So what was Haditha really? A pastoral Iraqi village filled with farmers and merchants trying to go about daily business? Maybe not. According to the Guardian Haditha was a “Sunni citadel” ruled by “brutal insurgents.” Murders, the British newspaper reports, took place daily at dawn on the Haqlania bridge. Victims, local Iraqis that the terrorists claimed were Coalition and Iraqi government “agents,” were beheaded with knives. Their prone bodies were left on display, pointed in the direction of Baghdad. If you were not a sufficiently early riser to catch the executions live, not to worry, you could get a DVD that afternoon in the local market. The terrorists give them out free.

 

Haditha is a “miniature Taliban-like state,” where the insurgents call all the shots. Who lives or who dies today is the most terrifying decision they make. With that power little wonder that civilians cooperate either out of fear, coercion, or the desire to be on the side of the knife wielders. Insurgents set the economic rules, the social mores – totally Sharia Islamic rules, by the way, and what news the people receive. Headscarves for women are mandatory, alcohol banned, music forbidden, and relations between the sexes closely monitored. Break the rules? You have a one-way trip to the bridge at dawn.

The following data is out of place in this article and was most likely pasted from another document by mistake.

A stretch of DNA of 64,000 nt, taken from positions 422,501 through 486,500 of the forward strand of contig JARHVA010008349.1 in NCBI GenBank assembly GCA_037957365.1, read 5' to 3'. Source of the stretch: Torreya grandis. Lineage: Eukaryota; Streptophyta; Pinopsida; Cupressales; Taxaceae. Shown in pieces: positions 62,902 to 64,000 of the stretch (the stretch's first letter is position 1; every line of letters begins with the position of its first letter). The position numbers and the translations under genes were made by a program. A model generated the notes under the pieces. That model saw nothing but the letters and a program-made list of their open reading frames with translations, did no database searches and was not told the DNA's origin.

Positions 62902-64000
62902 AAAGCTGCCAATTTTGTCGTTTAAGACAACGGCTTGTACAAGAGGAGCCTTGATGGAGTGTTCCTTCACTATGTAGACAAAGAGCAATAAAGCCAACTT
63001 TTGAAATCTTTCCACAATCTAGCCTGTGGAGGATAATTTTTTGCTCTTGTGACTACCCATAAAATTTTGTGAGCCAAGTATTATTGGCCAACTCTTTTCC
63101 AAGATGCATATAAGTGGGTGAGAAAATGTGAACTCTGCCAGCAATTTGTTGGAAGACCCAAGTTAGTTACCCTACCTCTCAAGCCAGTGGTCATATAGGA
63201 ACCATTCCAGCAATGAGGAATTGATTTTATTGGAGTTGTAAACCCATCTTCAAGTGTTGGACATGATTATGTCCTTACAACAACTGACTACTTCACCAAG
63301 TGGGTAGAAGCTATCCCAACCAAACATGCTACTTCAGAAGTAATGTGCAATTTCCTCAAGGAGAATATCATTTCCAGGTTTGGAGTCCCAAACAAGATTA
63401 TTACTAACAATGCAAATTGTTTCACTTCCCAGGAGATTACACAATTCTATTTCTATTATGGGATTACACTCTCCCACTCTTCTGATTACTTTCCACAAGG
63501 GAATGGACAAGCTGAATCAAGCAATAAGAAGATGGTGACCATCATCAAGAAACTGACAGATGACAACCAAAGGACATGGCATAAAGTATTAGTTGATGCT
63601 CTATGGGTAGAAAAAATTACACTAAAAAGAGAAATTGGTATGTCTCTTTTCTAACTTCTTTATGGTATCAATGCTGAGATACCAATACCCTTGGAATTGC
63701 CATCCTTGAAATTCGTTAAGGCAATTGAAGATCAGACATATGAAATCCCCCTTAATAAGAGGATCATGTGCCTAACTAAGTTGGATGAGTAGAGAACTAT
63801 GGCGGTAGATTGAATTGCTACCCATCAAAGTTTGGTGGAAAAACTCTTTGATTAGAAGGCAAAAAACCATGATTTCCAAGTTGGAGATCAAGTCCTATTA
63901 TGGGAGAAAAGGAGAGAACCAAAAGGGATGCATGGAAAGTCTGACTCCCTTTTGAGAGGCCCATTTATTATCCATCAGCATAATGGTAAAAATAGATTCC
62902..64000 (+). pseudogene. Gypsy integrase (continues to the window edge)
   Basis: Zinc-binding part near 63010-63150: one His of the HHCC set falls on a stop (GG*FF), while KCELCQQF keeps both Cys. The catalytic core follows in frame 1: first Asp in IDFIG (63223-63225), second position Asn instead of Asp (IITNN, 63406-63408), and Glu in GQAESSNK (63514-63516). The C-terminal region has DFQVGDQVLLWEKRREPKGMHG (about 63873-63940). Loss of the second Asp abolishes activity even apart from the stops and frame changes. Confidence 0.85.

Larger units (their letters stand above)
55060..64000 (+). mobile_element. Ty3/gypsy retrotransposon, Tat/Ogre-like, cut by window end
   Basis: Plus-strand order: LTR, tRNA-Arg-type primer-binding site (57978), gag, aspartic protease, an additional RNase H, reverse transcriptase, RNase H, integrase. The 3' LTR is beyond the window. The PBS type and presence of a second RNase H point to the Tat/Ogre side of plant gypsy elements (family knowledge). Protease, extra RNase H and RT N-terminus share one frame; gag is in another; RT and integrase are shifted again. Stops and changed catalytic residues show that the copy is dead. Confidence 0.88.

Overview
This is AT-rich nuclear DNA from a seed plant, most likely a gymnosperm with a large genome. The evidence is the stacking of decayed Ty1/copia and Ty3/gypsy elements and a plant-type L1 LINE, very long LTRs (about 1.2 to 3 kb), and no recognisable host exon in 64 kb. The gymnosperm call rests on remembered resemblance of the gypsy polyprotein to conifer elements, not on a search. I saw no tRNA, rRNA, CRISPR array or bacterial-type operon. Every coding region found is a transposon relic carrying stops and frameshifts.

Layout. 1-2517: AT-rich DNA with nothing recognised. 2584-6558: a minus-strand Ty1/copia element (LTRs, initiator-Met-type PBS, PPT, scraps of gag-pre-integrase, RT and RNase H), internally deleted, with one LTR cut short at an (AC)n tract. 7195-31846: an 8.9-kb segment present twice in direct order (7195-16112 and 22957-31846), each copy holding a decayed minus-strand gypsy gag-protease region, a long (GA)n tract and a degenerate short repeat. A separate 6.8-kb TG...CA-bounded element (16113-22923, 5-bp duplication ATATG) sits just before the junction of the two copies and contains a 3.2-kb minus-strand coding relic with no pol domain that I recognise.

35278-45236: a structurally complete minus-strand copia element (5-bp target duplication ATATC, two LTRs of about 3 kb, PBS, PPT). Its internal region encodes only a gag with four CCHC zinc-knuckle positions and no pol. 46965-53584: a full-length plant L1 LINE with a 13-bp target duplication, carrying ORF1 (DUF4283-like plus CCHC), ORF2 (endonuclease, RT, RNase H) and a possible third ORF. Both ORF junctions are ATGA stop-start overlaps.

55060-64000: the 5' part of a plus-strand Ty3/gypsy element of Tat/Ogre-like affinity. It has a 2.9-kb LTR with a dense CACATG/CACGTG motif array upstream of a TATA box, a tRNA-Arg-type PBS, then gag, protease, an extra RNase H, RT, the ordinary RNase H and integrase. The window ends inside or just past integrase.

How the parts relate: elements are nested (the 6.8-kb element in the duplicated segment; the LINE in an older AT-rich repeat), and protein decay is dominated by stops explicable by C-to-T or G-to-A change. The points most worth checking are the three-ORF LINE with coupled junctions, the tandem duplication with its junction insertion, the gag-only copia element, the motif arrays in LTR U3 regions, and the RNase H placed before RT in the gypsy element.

While a local group, Ansar al-Sunna ostensibly holds power, the real force is the al Qaeda leader Abu Musab al Zarqawi. Haditha is yet another example of what the entire country of Iraq will become if the U.S. pulls out precipitately. We ignored Afghanistan after the Soviet debacle to our bitter regret. Ignoring Iraq and turning it over to the murderous thugs like Zarqawi, giving him a bright population funded by billions in oil revenues, could be a suicide pact for America.

 

So in the face of such hellish conditions in which our Marines must slog their way through on a daily basis until the insurgents are killed, captured, or chased from the city, would it not seem charitable at the very least (forget legalities, that seems to obsess the media when discussing civil crimes but not apply to American military charges) to give our troops the benefit of the doubt until the facts in the case are known? We owe them that much. At the moment three independent investigations are ongoing, one by the Navy, another by Central Command, and a third by the Iraqi government.